Jury selection continues in prison murder trial

By on October 8, 2019

Potential jurors quizzed about death penalty

Mikel Brady (NC Dept. of Public Safety)

Jury selection continued on Tuesday, Oct. 8 at the Dare County Courthouse in Manteo in the trial of one of four Pasquotank Correctional Institute inmates charged in the death of four prison guards following a failed escape attempt in October 2017.

Mikel Brady faces four counts of murder in the first degree and other related charges in the deadliest prison escape attempt in North Carolina history. The other men charged are Wisezah Buckman, Seth Frazier and Jonathan Monk. Each defendant will be tried separately, with Buckman’s trial slated for March; Frazier’s and Monk’s trial dates have not yet been set.

Prosecutors in the case are seeking the death penalty for the murders of Correction Enterprises Manager Veronica Darden, 50, Corrections Officer Justin Smith, 35, Corrections Officer Wendy Shannon, 49, and Maintenance Mechanic Geoffrey Howe, 31.

Brady has been in court during jury selection, sitting quietly next to his attorneys, his hair close-cropped and wearing a dress shirt. He was surrounded by half a dozen armed officers, who sat close behind him during the entire proceedings.

Some 600 potential jurors have been summoned to the courthouse, according to the Island Free Press. On Tuesday afternoon, an estimated 200 jurors split into two panels were waiting in the jury room to be called into the courtroom.

A change of venue moved the trial to Dare County. (CriShaun Eugene Hardy)

The parking lot of the courthouse was completely full, and potential jurors were directed to a satellite parking area some 1.5 miles away at the College of the Albemarle Roanoke Island Campus. The courthouse has organized a shuttle service to transport the potential jurors to the courthouse.

Superior Court Judge Jerry R. Tillett is presiding over Brady’s trial, which has attracted considerable interest far beyond the area. Given the high-profile nature of the case, nearly all the potential jurors in Tuesday’s afternoon session reported that they heard about the murders back in 2017, and many continued to follow the case in the news media.

One potential juror said he heard about the case through “grapevine gossip” at his workplace, and that it “didn’t take long to come to conclusions about what I thought.”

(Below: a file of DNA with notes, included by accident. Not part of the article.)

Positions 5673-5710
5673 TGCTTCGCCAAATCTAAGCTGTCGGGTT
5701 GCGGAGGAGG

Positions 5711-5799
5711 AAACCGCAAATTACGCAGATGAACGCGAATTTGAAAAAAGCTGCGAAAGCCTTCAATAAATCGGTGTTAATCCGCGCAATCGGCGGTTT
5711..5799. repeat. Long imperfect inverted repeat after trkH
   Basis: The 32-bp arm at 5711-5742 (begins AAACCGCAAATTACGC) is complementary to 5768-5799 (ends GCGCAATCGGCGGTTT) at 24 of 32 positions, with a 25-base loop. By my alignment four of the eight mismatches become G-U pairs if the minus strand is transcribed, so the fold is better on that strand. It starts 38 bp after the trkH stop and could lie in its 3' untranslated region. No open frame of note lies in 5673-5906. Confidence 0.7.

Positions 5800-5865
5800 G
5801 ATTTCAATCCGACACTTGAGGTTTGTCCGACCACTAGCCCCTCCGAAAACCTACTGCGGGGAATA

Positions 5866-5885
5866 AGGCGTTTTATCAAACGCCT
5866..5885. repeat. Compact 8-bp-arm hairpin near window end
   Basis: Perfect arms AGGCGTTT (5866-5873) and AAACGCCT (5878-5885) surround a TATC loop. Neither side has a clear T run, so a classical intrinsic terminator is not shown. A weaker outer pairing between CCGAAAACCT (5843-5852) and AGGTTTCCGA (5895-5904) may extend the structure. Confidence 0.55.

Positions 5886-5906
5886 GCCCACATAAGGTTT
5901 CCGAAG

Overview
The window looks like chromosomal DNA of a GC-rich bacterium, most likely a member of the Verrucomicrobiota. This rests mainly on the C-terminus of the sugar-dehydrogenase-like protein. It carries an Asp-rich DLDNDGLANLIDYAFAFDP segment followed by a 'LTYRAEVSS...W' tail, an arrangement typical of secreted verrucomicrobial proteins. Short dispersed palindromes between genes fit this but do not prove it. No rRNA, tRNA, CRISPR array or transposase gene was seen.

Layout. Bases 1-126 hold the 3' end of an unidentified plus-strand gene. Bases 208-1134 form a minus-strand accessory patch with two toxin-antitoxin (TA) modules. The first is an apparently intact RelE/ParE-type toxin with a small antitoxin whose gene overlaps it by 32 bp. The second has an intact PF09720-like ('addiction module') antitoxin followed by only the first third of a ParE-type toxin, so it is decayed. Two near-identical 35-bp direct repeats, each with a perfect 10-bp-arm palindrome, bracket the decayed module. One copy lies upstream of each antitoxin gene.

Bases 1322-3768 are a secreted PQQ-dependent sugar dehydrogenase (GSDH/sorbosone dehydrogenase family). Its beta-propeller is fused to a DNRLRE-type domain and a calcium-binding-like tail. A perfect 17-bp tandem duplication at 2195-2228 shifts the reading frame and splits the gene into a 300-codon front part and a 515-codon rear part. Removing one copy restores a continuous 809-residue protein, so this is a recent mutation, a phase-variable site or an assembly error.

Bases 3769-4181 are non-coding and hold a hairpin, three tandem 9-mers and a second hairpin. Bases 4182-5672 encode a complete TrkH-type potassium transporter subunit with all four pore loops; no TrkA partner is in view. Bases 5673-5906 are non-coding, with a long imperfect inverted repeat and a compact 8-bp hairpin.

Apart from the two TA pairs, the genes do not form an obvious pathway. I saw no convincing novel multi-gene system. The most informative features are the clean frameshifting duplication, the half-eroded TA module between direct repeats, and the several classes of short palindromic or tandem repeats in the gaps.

In Tuesday’s proceedings, both Brady’s lawyers and District Attorney Andrew Womble interviewed dozens of potential jurors, in particular focusing on the individual’s stance on the death penalty. In capital murder cases in North Carolina, it is up to the jury to mete out the punishment to a convicted defendant: either life without parole, or the death penalty.

The jurors expressed strong convictions on the death penalty issue. Thomas Manning, a member of Brady’s defense team from a Raleigh-based firm, asked jurors if, having found Brady guilty, they would be able to consider the punishment of life without parole. Of the seven jurors interviewed in the early afternoon session, only one juror said she would waver on handing out the death penalty.

The other six jurors were firm in their belief that the death penalty was the only sufficient punishment were Brady found guilty. One male juror said he based his views on an understanding of “the difference between right and wrong,” and that “capital murder is wrong.” Another male juror said, “I respect the law, but on this matter, I have one answer: death penalty.” Yet another said he could not “put a man in prison for life and pay for his rehabilitation with my tax money.”

Judge Tillett struck one female juror after she admitted that she didn’t know if she could return a verdict of not guilty at all, saying that “it’s difficult to believe there’s going to be some evidence that will change my mind.”

Ultimately, those six jurors were struck, two women and four men. And at the conclusion of Tuesday’s proceedings, about 20 potential jurors were either dismissed or asked to leave.

Jury selection is expected to continue on Weds. Oct. 9 as the court struggles to select its 12-person jury with alternates. The trial itself may last for weeks.

North Carolina has executed 43 individuals since its current statute was adopted in 1977. The last execution was in 2006. There are currently 142 individuals on death row in the state.

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  • Kody

    It’s almost 2020. That dood should have been executed a long time ago.

    Wednesday, Oct 9 @ 1:30 am
  • Alan L.

    The jurors should all be ashamed of themselves the way they are acting. Children lost a mother, wives lost a husband, brothers lost a sister. The jurors concocting ever story to get dismissed or do something stupid to be arrested. They are acting like 5 year olds.

    Wednesday, Oct 9 @ 8:32 pm
  • Obxer

    There isn’t a need for a trial let alone a jury everybody know what happened. It’s that freaking simple people

    Sunday, Oct 13 @ 9:46 am